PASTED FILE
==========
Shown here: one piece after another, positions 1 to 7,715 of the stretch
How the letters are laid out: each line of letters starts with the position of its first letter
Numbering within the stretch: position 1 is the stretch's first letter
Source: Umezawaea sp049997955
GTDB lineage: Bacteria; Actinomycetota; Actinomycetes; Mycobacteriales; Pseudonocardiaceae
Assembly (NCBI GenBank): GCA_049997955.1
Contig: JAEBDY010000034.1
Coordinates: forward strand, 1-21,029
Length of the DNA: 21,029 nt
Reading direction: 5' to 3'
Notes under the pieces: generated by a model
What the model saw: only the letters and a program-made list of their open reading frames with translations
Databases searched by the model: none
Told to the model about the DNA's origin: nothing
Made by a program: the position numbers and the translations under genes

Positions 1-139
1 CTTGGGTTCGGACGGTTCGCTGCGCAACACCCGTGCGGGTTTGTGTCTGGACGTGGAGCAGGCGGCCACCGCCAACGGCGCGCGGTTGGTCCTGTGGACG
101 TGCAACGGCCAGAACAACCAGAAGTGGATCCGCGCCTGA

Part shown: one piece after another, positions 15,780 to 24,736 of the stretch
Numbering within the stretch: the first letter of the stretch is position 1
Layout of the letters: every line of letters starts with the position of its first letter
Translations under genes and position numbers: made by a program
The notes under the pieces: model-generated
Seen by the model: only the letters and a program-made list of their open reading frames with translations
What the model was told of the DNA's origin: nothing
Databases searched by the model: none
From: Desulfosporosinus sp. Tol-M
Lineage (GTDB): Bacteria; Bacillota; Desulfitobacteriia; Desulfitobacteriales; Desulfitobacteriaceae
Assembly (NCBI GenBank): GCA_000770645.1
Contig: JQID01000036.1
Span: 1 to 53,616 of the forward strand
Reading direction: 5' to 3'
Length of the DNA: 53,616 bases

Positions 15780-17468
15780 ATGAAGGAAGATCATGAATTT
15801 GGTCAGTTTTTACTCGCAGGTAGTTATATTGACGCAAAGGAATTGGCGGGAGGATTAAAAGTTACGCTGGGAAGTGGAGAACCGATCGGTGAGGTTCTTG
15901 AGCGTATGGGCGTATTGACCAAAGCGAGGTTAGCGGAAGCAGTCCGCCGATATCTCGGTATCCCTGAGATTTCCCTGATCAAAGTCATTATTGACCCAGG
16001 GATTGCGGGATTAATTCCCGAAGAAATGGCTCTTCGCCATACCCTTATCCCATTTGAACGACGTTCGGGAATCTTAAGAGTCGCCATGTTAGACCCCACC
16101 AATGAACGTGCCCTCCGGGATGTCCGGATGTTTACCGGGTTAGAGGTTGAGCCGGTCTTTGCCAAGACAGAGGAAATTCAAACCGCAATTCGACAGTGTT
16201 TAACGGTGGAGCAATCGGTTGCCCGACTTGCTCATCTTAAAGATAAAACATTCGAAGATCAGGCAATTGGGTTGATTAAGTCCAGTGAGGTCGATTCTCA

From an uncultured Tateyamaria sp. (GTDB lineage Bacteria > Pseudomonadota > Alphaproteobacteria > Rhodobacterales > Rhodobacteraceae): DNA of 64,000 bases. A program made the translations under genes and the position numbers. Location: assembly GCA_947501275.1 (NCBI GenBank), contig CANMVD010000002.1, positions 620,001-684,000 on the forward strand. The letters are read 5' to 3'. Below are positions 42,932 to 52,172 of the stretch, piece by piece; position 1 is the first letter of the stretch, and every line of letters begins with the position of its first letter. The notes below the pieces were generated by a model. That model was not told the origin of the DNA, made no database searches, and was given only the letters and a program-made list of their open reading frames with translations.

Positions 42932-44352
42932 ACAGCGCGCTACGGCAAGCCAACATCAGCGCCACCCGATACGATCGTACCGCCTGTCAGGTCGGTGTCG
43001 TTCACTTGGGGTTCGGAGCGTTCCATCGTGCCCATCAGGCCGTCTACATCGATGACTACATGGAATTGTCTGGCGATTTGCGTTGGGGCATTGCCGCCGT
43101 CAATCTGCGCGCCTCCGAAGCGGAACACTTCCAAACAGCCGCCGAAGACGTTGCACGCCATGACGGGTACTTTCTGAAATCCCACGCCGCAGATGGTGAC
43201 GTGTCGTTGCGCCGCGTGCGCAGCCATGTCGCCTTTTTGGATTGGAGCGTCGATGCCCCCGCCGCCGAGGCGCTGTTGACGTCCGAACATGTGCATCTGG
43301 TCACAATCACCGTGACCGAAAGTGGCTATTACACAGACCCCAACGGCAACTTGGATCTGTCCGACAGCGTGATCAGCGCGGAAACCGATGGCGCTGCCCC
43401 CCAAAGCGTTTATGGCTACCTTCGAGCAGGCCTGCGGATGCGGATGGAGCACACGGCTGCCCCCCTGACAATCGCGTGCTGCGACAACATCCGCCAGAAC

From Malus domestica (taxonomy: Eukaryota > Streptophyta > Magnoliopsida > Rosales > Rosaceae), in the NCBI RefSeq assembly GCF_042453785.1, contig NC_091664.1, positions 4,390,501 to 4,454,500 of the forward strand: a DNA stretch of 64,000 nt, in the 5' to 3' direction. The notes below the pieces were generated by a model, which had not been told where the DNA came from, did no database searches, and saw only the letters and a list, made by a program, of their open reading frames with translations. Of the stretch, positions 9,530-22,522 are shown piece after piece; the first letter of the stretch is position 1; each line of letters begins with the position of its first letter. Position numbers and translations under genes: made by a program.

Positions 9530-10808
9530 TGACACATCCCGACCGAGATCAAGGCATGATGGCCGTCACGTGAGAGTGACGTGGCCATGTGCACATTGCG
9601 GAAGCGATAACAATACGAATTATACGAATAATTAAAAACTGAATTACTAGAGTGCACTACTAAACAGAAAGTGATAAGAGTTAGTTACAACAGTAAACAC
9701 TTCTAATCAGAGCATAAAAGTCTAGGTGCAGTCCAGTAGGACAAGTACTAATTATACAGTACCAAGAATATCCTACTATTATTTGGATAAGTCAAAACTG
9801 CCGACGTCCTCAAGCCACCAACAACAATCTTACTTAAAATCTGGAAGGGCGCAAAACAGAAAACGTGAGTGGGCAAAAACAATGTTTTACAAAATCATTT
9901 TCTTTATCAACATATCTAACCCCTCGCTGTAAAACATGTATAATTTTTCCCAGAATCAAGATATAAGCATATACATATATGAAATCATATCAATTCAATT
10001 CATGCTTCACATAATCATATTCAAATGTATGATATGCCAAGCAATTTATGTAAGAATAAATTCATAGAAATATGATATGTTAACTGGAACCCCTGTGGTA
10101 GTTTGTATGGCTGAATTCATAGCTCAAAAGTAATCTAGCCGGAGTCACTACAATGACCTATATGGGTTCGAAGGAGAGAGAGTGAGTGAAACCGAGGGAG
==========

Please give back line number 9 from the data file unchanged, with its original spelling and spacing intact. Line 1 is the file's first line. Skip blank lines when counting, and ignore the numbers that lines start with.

Length of the DNA: 21,029 nt